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Nov 27, 2023

Whose Island Is It, Anyway?

“Casualty Friday” is now a daily occurrence

By Ed Goldman

Apparently not satisfied with causing COVID outbreaks only at sea, cruise lines are now buying private islands. 

“Norwegian, Carnival, Disney and others snap up secluded spots in the Bahamas and Caribbean,” according to the Wall Street Journal, my go-to source for all things maritime.

Edgy Cartoon

Donne and done

“Industry analysts say major cruise lines have spent tens of millions of dollars to snap up and beach-ify island properties in the Caribbean and beyond,” the Journal reports.

I’m not sure why anyone would need to “beach-ify” an island in the middle of an ocean—it already has (or is) a beach, no? But I imagine it means making the strand more tourist-familiar, maybe by adding grass-hut saloons (with tiki torches at night), gift shops featuring the world’s ugliest shirts, less-than-authentic hula dancers (who got hired away from Hooters), electric-ukulele players who can cover songs from such late greats as Don Ho, Jimmy Buffet and Jerry Garcia, and boar roasts that always prove festive for everyone except the boar.). 

Well, why shouldn’t businesses buy islands? Individuals have been purchasing their own islands for decades, including such celebrities as recording artists Shakira and Beyonce, film stars Leonardo DiCaprio and Johnny Depp, and world-domination aspirant Dr. No. 

I imagine having your own island could complicate your life. Instead of worrying about plumbing leaks, as all homeowners do, you’d have to consider buying insurance policies for such oceanic risks as tsunamis, home invasions by pirates and the occasional Jehovah’s Witness wearing SCUBA gear. 

You’d worry about playing fetch with your dog, who may prefer biting the surf to munching on your pathetic Spaulding and never come back. Meanwhile, letting your cat out at night without water wings would be perfectly safe. (Contrary to myth, cats can actually swim. They just hate hate hate the water. As a result, if they fall into the ocean they’ll blame you for the rest of their nine lives.)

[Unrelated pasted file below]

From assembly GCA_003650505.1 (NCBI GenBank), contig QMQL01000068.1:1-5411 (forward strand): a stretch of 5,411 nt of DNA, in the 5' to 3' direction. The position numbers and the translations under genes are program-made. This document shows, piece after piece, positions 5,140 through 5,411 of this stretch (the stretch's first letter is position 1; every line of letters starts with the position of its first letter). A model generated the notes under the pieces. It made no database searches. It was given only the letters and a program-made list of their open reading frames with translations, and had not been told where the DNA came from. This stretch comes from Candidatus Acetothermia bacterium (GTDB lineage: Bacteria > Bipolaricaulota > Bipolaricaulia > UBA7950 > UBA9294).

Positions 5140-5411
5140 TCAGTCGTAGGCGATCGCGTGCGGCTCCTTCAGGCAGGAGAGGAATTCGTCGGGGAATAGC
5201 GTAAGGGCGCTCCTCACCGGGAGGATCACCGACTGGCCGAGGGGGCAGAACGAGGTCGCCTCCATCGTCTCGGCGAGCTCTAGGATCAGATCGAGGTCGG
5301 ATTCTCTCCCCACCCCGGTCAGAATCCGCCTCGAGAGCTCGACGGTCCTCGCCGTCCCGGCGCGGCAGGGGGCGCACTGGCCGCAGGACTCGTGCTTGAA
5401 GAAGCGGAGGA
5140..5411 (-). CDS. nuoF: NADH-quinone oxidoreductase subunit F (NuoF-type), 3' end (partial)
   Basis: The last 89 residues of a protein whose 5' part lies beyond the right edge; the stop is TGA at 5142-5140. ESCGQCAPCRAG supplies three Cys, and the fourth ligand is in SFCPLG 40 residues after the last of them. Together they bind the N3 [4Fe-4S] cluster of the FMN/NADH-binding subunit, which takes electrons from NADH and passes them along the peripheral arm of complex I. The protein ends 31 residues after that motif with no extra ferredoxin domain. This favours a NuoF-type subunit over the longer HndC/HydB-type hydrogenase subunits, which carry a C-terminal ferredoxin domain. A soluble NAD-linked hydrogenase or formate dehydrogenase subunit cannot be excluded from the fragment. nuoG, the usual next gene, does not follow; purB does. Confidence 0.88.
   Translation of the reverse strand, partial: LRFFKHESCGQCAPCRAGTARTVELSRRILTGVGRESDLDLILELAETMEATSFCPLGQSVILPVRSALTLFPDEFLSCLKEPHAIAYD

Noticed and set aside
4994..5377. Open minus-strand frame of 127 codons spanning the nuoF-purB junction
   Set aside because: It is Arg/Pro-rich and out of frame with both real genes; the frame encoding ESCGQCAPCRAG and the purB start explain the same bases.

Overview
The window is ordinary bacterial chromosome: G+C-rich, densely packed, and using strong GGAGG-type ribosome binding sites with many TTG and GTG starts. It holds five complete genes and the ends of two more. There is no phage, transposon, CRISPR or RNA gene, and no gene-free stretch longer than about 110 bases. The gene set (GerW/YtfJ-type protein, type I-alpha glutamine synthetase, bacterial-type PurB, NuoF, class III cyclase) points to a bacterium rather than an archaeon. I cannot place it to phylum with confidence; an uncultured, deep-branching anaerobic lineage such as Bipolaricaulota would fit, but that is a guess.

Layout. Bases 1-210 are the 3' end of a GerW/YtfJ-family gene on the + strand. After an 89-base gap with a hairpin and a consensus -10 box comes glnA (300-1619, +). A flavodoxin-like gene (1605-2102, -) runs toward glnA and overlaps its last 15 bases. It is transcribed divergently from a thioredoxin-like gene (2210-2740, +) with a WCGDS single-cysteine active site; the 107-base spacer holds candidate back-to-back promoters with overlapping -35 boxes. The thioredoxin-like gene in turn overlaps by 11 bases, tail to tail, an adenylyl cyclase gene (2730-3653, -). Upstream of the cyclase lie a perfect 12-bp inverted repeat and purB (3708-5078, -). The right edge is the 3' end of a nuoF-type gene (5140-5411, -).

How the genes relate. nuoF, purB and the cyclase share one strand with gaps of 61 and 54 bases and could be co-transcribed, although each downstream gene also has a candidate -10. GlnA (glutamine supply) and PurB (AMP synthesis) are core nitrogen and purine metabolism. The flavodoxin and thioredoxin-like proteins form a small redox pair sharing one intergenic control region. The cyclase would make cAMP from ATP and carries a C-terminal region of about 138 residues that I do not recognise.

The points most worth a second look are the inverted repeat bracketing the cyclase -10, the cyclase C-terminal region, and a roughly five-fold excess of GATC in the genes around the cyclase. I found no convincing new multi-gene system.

If you like solitude, of course, owning your own island could be a godsend since your nearest neighbor might be 60 miles away or more. On the other hand, so might your nearest medical clinic, dry cleaners and Starbucks.

If you decided to employ a gardener, you may need to reimburse him for travel. Since this would be in nautical miles—each one of which is equal to 1.151 freeway miles—some savings might actually accrue. But this applies only if you pay your gardener mileage in the first place, which you know damn well you don’t and never would.

Other thoughts of having your own island:

  •  You can rewrite John Donne’s famous lines “No man is an island/No man stands alone” as “I own my own island/Just leave me alone.”
  • You can rewrite Paul Simon’s famous lyric, “I am a rock/I am an island” as a singles bar pickup line: “I’m into rock/And own an island.”
  • You won’t have to get up early to get the best tanning spot on the beach.
  • You can try to start your own desalinization plant when your shipment of Arrowhead Spring Water is delayed by the arrival of a monsoon or the kraken.
  • If you want to make your own saltwater taffy all you’ll need is taffy.
  • When you start getting fed up with the monotony of the view you can qualify for the Guinness Book of World Records as the only person who ever got seasick on shore.
Looking for a Great Gift?
  • You can start a mail-order used-shoe business called Island of Lost Soles.

I always thought having my own island could be cool. I’d want to ensure it had zero viable crops or resources to harvest or market, no tourism and no other people. I’d call it Nothing Atoll.

Ed Goldman's column appears almost every Monday, Wednesday and Friday. A former daily columnist for the Sacramento Business Journal, as well as monthly columnist for Sacramento Magazine and Comstock’s Business Magazine, he’s the author of five books, two plays and one musical (so far).